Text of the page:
Philippe Ludivig, who recently completed his PhD at the University of Luxembourg’s SnT, in collaboration with Japanese company ispace.

“We needed to teach the robot some awareness of itself and its surroundings. This involves accurate localisation, which is an estimate of where the robot is relative to its starting point. Once the robot understands its position, it can then determine whether it has successfully moved from A to B.” Philippe explains.

“However, this field also investigates more complex forms of autonomy which also involve obstacle detection and avoidance as well as path planning challenges. For applications on earth, this localisation problem is largely solved through GPS systems, but for planetary robots, the difficulty lies in the lack of such external localisation systems. The work therefore focussed on internal localisation systems that can fit inside small lunar surface robots.”

In the research domain, this is known as ‘SLAM’ – ‘Simultaneous Localisation and Mapping’. It essentially allows the rover to understand its environment, which is the first step needed to take autonomous decisions within this environment.

The system Philippe worked on has the lunar rover scanning one area at a time, shown as a point cloud – a 3D map of the surface. Piece by piece, the rover creates a map. The computer scientist worked both with lunar rovers at the ispace Moon testing facility in Luxembourg, as well as testing his research on rovers in the LunaLab at the University of Luxembourg’s SnT.
In a few years, this novel navigation system could be in operation, playing a key role in ispace’s ambitious programme for polar ice exploration.

”It’s nice when you go home in the evening, you can look at the Moon and say ‘that’s where my research is going!”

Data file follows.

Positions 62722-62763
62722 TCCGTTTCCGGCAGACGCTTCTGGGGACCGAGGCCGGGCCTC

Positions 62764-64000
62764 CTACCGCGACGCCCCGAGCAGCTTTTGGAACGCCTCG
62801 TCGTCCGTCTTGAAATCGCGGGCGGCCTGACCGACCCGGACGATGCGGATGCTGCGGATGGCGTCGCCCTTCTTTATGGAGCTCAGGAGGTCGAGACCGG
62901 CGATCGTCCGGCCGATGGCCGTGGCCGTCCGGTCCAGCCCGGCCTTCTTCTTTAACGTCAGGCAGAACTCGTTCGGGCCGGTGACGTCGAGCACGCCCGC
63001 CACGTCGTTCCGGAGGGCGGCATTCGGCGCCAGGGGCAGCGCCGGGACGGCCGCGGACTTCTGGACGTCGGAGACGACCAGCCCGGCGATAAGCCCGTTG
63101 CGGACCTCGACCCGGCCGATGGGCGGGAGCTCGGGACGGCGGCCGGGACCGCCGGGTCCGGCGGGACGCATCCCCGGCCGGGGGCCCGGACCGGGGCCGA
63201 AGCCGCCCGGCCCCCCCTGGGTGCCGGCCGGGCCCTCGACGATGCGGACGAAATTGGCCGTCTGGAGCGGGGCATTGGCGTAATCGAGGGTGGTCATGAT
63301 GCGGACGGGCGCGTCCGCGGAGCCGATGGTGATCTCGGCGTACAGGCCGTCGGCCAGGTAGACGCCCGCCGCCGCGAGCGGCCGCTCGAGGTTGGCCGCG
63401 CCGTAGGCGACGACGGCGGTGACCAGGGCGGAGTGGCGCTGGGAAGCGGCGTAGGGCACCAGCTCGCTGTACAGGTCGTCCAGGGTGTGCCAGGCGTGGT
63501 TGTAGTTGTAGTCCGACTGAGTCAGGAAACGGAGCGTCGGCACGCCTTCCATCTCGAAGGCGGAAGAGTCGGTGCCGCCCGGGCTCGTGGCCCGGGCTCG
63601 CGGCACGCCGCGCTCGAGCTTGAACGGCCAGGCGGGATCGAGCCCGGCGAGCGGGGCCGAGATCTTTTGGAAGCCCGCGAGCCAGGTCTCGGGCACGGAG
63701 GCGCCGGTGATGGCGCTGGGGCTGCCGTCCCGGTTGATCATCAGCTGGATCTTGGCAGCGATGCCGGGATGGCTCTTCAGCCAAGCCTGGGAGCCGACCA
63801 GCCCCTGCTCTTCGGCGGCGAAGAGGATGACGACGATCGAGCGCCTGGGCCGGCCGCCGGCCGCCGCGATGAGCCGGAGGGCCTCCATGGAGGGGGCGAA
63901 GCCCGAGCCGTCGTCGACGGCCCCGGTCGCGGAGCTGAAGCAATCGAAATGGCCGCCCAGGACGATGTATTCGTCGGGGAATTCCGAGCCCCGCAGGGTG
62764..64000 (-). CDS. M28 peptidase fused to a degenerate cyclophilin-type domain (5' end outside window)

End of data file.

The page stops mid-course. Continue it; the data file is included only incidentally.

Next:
Philippe Ludivig

What difference has the project made for Luxembourg? The LunaLab at the University of Luxembourg and the Lunar Yard at ispace in Luxembourg are both direct products of this research. There now exist facilities in Luxembourg which focus on testing vision-based localisation systems for planetary surface robotics. Currently, there are only a handful of similar facilities worldwide!

Philippe conducted his research in the framework of a collaborative project between the University of Luxembourg’s SnT and Japanese lunar exploration company ispace. The FNR has special funding programme (Industrial Fellowships and BRIDGES) to enable researchers in Luxembourg to work with companies. Philippe’s project is one of several FNR-funded collaborations between ispace and researchers, and was one of the first space exploration projects funded by the FNR.

Understanding where there is light and where there is darkness

© NASA/GSFC/LROC – find out more about images like this one

This is a map highlighting light hitting the Moon’s North Pole. Why is such a map of interest for scientists working on lunar rovers?

Before humanity can begin planning lunar resources exploration, good maps are an essential step. Rovers and instruments that could explore the Moon will probably rely on solar power and batteries. Maps like this one highlight which areas receive a lot of light – and which ones are dark.

Treasure in the risky darkness

Even in places near the poles that receive some sunlight, it is necessary to understand just how much sunlight they receive – a rover that is charged by the Sun should not spend too much time in the dark, as it cannot recharge its batteries there and could become stuck.

Why not just avoid dark areas? Permanently lit and permanently dark places at the lunar poles are ideal places for exploration and lunar resource development. The rovers will have to venture into the dark areas, because only these places may contain water ice – essential for any hope of life support on the Moon.